Flora Kidd's debut novel Visit to Rowanbank (1966) is set in a first person narrative, and is indicative of the historical development of this genre by the Mills & Boon publishing house since all subsequent romance novels published by the series have been written in third person narratives. A critical year for switch from first to third person can be traced to the year 1968 through an example of a collection of Isobel Chace novels, harlequin omnibus 7, where The Saffron Sky (1967) and A Handful of Silver (1968) were both written in first person narratives, while the last novel The Damask Rose (1968) switched to a third person narrative.
Scotland and its surroundings are a mainstay of Flora Kidd's stories in the beginning of her writing career.
She realistically exploits her time spent in Scotland in stories that are full of local color describing customs, manners and re-creating dialects. For example, Whistle and I'll Come (1967), My Heart Remembers (1971) and Stranger in the Glen (1974).
Whistle and I'll Come (1967) is an homage to Scotland's national poet Robert Burns. 'Whistle my Love and I'll Come Down' is a Scottish love ballad that predated Robert Burns and was refined by the latter into a wistful song. Flora Kidd adapts this popular song into a romantic novel. The following stanza from Robert Burns' song is introduced in the beginning of her story.
'O whistle, an' I'll come to ye, my lad;
O whistle, an' I'll come to ye, my lad:
Though father and mither should baith gae mad,
O whistle, an' I'll come to ye, my lad.Robert Burns
Like her 1967 release Whistle and I'll Come, she sets up the hero and the heroine of When Birds Do Sing (1970) against the theme of John Keats' poem "La Belle Dame sans Merci" ("The Beautiful Lady without Pity"). Although "La Belle Dame sans Merci" opens with a description of the knight in a barren landscape, "haggard" and "woe-begone", it is the heroine Lindsay in When Birds Do Sing (1970) who shares such sentiment. Unlike the conclusion of the first stanza of Keats' poem, Flora Kidd's story has a happy ending where birds do sing.
O what can ail thee, knight at arms,
Alone and palely loitering?
The sedge has wither'd from the lake,
And no birds sing.John Keats
My Heart Remembers (1971) is a title borrowed from Robert Louis Stevenson's poem To S.R. Crockett written in Valimia, which is also mentioned in the story. Sally from little seaside town of Portbride, Scotland finds her sib, a local expression best defined as soul-mate, in Ross since both share in the communion with surrounding moorland:
Blows the wind to-day, and the sun and the rain are flying,
Blows the wind on the moors to-day and now,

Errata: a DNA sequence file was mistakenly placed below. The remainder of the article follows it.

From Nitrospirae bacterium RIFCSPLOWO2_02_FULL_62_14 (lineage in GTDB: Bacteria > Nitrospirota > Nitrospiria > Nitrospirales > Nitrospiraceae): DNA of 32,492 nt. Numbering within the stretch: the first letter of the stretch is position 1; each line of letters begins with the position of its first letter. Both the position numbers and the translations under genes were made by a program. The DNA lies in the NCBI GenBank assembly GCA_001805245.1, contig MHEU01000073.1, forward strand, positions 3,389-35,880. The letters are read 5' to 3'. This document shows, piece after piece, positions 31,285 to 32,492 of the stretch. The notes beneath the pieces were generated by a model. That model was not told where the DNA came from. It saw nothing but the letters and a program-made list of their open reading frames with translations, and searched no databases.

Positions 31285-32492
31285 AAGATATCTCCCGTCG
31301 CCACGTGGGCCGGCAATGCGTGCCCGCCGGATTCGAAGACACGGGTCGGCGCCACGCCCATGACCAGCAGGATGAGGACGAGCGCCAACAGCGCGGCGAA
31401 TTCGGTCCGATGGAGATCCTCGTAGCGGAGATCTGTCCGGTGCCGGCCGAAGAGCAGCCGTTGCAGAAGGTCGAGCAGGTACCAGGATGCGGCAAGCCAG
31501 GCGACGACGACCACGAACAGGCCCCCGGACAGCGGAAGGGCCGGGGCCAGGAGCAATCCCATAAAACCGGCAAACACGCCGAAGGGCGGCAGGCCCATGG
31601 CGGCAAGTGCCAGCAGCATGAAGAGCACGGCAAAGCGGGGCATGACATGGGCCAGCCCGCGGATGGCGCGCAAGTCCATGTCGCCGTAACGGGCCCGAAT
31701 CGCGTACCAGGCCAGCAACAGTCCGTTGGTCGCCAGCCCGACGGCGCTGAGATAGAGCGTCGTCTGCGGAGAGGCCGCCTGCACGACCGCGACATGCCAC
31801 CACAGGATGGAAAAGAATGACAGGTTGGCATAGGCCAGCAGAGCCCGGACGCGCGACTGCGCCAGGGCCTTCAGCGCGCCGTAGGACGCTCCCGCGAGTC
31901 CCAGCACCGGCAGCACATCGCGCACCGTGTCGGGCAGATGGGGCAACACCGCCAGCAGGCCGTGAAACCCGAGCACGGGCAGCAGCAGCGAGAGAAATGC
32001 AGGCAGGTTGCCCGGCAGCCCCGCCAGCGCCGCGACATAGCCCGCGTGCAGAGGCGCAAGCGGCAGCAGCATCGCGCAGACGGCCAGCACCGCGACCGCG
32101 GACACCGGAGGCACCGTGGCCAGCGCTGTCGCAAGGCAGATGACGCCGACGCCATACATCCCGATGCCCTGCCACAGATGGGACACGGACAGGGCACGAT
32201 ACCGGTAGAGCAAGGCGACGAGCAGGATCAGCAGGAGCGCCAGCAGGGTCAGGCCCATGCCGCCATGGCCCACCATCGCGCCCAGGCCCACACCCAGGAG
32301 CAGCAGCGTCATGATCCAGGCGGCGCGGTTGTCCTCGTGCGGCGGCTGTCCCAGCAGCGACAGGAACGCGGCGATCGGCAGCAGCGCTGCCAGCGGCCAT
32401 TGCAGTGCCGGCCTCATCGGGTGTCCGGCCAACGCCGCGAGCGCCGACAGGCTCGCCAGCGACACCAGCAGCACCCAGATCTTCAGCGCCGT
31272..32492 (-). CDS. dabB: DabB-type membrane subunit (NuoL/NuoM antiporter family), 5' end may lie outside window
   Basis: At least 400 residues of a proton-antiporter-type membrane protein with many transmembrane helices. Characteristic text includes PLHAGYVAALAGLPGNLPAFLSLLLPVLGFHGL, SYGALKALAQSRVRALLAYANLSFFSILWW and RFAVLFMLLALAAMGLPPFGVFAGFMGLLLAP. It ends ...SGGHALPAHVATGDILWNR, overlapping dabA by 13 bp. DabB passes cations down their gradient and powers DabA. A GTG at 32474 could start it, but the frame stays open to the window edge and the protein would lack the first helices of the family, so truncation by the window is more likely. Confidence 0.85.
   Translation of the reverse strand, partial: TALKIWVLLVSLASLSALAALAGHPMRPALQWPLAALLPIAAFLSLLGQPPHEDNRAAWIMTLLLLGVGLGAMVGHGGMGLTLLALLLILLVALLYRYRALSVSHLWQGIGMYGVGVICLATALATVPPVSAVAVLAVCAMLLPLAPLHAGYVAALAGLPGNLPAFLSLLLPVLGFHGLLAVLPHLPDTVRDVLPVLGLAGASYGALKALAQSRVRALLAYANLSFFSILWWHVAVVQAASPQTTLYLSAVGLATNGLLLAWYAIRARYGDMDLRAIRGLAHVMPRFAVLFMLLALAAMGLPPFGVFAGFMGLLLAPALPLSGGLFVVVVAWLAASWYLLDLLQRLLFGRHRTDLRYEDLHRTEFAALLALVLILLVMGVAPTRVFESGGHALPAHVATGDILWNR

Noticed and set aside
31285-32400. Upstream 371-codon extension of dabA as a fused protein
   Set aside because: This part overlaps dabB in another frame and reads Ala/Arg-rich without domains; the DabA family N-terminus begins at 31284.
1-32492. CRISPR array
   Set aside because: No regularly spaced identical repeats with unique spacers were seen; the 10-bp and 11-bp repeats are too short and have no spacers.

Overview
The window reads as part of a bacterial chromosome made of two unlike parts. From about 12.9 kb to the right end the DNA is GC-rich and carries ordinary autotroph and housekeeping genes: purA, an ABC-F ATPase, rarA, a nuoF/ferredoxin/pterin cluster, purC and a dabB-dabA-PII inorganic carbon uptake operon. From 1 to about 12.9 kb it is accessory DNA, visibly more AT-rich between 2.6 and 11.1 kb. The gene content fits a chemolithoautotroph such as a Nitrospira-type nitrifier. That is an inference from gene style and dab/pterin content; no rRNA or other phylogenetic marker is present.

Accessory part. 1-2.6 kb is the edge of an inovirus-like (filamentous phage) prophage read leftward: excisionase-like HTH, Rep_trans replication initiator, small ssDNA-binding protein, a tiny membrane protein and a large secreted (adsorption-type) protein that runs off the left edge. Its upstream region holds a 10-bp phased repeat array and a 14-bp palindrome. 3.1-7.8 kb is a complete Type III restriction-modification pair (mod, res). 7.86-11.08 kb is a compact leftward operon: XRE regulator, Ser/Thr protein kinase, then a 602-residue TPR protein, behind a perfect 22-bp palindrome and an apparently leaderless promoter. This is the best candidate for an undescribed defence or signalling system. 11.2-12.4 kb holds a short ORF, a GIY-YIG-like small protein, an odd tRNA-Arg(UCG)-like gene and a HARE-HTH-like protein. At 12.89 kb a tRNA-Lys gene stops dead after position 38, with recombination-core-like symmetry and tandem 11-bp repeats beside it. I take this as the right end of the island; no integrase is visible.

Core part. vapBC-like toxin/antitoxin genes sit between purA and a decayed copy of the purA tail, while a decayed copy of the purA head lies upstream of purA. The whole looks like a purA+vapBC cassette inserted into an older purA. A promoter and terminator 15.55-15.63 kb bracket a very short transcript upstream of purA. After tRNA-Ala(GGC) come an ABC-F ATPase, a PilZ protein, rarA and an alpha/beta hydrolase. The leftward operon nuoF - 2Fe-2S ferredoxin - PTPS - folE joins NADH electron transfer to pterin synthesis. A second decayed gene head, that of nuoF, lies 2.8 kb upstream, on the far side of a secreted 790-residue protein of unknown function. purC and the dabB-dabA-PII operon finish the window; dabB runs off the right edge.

Where about the graves of the martyrs the whaups are crying,
My heart remembers how!Robert Louis Stevenson
The Legend of the Swans (1973) is based on one of many Highland folklores, where a pair of swans return to the loch. The swans have come back after being away for three hundred years. Then the chief of the Macneal clan was the master of the glen where the loch belonged. Like the current master Captain Will Fox, he was a soldier, too. He brought a young bride with him from the South. But she was often lonely. One day she disappeared. She went south when the swans flew south. The glen has been cursed ever since. However, the curse is lifted when history repeats itself once more as Gina arrives in the glen with Will.
Her love for the Scottish highlands is evident in the warmth of the characters depicted in Stranger in the Glen (1974). Here the arrival of Duncan coincides in Jan's imagination of the long awaited return of a local hero whose last descendant, a young man, emigrated to Australia.
Flora Kidd inevitably uses various other locations for her stories. However, Scotland remains a sentimental favorite. For example, her 1979 novel Stay Through the Night set on the other side of Atlantic in the Caribbean, contains an episode in which the main protagonists are back in Scotland.
The plots for Gallant's Fancy (1974) and Enchantment in Blue (1976) also take off in the Caribbean Islands, indicating a period of writing that took Flora Kidd to the location of her novels. "Gallant's Fancy" (1974) presents an interesting anecdote to the 'typing pool' where all aspiring working girls were relegated at one time or another. A job offer in far away Caribbean seemed to the heroine a chance to break from the routine.
The Canadian Affair (1979) shows Flora Kidd in her transition mode from Scotland to Canada.